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Long-term safety – part 1/2

Long-term safety of biologics in moderate-to-severe plaque psoriasis

This two-part chapter will provide expert perspectives from two leading dermatologists, Professor Robert Gniadecki (University of Copenhagen) and Professor Luigi Naldi (Centro Studi GISED), on the long-term safety issues associated with cumulative immunosuppression

Long-term safety of biologics: Part 1 – Assessment of safety in psoriasis and lessons from other disease areas

Robert Gniadecki MD Department of Dermatology, Bispebjerg Hospital and Faculty of Health Sciences, University of Copenhagen, Denmark

Professor Gniadecki begins by discussing the importance of assessing the long-term safety of biologics, and risks of unpredictable adverse events over time.


Psoriasis is a chronic disease requiring continuous treatment over years. It is therefore important to understand the long-term safety of the drugs used for the therapy of psoriasis and psoriatic arthritis. In this paper, we review the safety of the long-term treatment with anti-tumour necrosis factor (anti-TNF) agents (adalimumab, etanercept, infliximab) and anti-interleukins 12 and 23 (anti-IL-12/23) (ustekinumab). The sources of data were the randomised clinical trials, open-label extension studies, post-marketing surveillance databases and clinical registries. The safety profile of the biologics used in dermatology resembles that documented for other indications, with a trend towards a slightly lower incidence of severe adverse events (AEs) in psoriasis compared to patients with rheumatic diseases or inflammatory bowel disease.1 Evidence suggests that biologics seem to be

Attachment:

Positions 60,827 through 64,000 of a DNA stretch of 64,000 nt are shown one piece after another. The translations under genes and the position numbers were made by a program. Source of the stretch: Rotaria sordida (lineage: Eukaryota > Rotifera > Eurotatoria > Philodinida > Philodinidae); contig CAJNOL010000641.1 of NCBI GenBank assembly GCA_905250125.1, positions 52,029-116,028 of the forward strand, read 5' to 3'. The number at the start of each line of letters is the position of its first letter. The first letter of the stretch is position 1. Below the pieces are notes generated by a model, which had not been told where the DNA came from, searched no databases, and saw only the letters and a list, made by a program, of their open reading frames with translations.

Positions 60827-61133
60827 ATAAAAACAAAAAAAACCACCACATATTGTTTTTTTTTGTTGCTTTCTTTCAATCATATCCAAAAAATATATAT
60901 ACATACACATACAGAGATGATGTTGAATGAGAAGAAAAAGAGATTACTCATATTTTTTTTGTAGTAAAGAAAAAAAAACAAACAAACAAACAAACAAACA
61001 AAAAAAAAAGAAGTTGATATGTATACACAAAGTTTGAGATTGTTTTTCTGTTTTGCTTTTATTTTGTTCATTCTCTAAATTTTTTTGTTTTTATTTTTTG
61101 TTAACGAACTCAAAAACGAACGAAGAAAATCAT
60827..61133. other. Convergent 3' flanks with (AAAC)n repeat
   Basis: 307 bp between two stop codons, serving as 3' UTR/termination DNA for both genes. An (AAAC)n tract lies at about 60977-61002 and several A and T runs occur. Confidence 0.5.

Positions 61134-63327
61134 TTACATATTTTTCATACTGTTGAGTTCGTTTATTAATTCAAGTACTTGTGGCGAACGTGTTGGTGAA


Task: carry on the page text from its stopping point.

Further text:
protective against cardiovascular AEs, but further data are required to verify this. The overall risk of unpredicted AEs during the long-term treatment seems to be well below 0.1%/year. It can be concluded that the biologics have a very high benefit/risk ratio and lack any cumulative toxicity, which makes them ideal for the long-term treatment of psoriasis and psoriatic arthritis.

Introduction: How biologics have transformed the clinical landscape The concept of how moderate and severe psoriasis should be managed on a long-term basis evolved over the past ten years. Conventional systemic drugs such as methotrexate, ciclosporin and retinoids pose a risk of cumulative organ toxicity

and have therefore been used in rotational regimes in which the patient remained on a single drug for only a limited period of time. Treatment holidays were advocated. Unavoidable psoriasis relapses were considered an acceptable trade-off for the sake of safety. This view changed considerably with the advent of biologics. First, an enormous investment in research on the clinical importance of psoriasis revealed that this disease has a profound negative effect on the quality of life of patients, to a magnitude comparable with other serious chronic diseases such as rheumatoid arthritis, congestive heart disease, chronic obstructive pulmonary disease or diabetes. It was realised that disease exacerbations, inevitable with the rotational regimens, might no longer be an acceptable option for the patients. Second, clinical trials with the biologics showed conclusively an excellent short-term efficacy of continuous drug administration. When the treatment is stopped and reintroduced, up to 20% of previous responders will lose efficacy.2 Thus, intermittent therapy with biologics leads us nowhere and the best strategy is to keep the patient on treatment for the longest possible time.

The concept of a very long (in principle life-long) immunosuppressive therapy raises important safety concerns. Is there a

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